National parks are not just for gawping at. They are working landscapes, places where people are born, live and die. But the kudos of living in a national park puts 22% on house prices, lifting them even further out of reach of local people. The retired and wealthy displace those that were born in the landscape and those that work to preserve it. That’s the biggest downside.

The national park authority could however take a stronger line on affordable housing than Shropshire Council, which has low demands for affordable housing from developers. That said, affordable housing is in my mind the biggest challenge to be faced in designating our fields, woods and homes as part of a national park.

We would not be the first AONB to upgrade to national park status. The South Downs AONB did that in 2010. Everything I read suggests that has been a good move. A Buckinghamshire MP is also currently lobbying for the Chilterns AONB to become a national park.

If we create a national park, should Ludlow be within it? I don’t see why not. The largest town in the Shropshire Hills AONB is Church Stretton, which has a population of around 3,000. The largest town in the South Downs National Park is Petersfield with a population of more than 13,000. We should include the Mortimer Forest and Ironbridge within the park boundary too.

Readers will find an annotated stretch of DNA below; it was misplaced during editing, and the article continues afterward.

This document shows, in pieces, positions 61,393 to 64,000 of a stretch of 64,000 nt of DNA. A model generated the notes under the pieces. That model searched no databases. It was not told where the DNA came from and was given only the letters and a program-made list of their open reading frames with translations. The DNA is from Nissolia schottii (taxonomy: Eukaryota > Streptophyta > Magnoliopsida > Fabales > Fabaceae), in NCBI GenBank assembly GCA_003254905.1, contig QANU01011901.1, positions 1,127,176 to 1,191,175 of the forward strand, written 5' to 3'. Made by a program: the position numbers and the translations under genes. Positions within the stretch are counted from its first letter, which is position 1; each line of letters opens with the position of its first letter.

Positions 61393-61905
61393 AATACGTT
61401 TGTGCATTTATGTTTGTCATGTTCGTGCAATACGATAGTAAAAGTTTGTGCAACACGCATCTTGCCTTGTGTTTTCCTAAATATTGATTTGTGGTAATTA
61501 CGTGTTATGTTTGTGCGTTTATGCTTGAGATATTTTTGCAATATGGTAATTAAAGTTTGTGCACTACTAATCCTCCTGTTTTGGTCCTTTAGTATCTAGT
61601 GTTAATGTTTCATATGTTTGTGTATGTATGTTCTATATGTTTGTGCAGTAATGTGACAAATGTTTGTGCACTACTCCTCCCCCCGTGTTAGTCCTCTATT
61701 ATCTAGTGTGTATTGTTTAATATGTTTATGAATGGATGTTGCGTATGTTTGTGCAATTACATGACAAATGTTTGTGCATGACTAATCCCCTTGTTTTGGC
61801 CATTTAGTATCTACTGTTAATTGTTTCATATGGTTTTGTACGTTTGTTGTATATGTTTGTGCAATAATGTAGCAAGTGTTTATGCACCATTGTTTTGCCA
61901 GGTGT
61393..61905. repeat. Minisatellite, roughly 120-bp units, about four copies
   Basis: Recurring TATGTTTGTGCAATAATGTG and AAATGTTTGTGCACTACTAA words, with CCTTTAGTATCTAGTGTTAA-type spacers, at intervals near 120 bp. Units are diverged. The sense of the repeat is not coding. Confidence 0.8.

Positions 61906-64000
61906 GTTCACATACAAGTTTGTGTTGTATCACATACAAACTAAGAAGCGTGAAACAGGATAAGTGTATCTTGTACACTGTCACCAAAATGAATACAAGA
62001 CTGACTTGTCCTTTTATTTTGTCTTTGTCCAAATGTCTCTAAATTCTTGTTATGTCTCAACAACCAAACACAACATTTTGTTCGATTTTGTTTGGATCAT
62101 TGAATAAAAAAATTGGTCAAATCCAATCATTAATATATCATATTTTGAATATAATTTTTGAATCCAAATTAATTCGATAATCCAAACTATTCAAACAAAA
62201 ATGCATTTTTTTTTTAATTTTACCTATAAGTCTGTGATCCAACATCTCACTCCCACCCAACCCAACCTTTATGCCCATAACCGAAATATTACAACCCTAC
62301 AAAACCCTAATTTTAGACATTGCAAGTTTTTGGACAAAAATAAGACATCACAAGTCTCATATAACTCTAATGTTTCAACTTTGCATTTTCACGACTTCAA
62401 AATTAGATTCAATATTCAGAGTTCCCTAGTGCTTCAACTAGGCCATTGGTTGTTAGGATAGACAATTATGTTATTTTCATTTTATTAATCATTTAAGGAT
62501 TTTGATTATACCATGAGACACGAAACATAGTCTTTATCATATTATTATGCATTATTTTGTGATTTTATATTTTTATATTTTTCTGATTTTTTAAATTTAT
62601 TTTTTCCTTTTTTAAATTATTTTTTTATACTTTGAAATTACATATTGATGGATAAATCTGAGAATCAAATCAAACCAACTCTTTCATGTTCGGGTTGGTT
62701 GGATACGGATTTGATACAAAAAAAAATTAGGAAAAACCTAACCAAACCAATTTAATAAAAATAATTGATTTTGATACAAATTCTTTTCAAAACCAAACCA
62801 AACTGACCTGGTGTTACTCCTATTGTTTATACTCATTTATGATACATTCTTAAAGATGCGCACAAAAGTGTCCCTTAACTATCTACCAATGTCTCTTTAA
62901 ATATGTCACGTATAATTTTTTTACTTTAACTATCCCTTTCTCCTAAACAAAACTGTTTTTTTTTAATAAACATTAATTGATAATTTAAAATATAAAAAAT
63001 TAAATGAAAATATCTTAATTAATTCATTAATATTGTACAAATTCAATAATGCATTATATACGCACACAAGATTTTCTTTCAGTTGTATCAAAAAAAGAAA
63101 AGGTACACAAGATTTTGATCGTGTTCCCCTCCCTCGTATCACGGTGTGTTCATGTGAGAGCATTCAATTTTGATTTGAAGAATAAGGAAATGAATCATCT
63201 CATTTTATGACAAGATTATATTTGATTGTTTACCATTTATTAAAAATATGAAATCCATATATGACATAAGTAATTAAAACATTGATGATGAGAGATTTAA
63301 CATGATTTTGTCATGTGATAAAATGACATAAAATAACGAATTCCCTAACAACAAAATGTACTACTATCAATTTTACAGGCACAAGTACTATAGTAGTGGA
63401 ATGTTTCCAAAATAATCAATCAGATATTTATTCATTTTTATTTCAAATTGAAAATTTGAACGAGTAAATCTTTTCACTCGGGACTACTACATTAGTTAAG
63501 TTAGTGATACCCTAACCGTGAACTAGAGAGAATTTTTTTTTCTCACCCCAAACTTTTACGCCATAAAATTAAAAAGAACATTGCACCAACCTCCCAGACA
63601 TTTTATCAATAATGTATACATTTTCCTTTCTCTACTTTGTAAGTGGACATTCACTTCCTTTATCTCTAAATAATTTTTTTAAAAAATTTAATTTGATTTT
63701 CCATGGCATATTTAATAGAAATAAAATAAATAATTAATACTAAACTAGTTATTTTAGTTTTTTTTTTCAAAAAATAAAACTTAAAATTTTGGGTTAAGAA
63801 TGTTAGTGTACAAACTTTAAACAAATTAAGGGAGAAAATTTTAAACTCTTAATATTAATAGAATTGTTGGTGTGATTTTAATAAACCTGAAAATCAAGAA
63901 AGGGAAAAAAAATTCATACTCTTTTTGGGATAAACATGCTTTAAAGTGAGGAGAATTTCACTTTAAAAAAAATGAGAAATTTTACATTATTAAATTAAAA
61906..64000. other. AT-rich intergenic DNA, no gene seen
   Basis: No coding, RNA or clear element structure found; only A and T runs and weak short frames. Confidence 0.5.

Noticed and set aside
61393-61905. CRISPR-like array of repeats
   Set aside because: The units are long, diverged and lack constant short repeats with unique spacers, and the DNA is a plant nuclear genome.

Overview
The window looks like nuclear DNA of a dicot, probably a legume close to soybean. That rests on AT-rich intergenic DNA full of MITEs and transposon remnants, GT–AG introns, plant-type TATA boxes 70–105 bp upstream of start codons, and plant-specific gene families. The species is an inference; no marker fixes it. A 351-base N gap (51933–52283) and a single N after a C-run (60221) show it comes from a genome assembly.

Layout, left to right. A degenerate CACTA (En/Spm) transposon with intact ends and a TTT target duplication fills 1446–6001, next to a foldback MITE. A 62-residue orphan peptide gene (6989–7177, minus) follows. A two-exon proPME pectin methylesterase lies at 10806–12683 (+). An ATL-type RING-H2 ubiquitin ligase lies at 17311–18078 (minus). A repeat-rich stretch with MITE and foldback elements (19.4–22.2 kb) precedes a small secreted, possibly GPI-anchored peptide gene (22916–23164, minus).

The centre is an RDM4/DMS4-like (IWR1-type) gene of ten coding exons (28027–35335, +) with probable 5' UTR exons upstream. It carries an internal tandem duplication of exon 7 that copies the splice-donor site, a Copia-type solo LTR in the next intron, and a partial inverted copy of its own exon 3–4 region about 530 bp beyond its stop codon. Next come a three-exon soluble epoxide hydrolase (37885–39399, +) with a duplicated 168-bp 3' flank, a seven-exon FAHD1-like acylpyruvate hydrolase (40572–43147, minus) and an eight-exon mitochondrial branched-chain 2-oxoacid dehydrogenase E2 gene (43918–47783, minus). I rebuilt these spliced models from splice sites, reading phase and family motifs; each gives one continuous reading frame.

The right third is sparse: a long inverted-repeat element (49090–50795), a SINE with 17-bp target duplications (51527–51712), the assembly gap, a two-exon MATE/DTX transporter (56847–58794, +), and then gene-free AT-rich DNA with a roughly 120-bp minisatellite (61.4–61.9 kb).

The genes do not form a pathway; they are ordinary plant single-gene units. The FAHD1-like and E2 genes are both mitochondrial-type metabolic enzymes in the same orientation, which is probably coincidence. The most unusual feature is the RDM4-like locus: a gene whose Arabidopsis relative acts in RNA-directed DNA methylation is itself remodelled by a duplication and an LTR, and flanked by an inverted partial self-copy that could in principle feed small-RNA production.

I think there are more upsides to becoming a national park than downsides. Not everyone will welcome the extra traffic or our quiet landscape becoming better known.  But it will a boon to the economy of South Shropshire. It will give greater protection for our precious landscape and environment. And we would have a stronger voice for South Shropshire to match those of Shewsbury and Oswestry that dominate decision making in Shirehall.

As often on this blog, I am flying a kite here. But where better to fly a kite in a national park?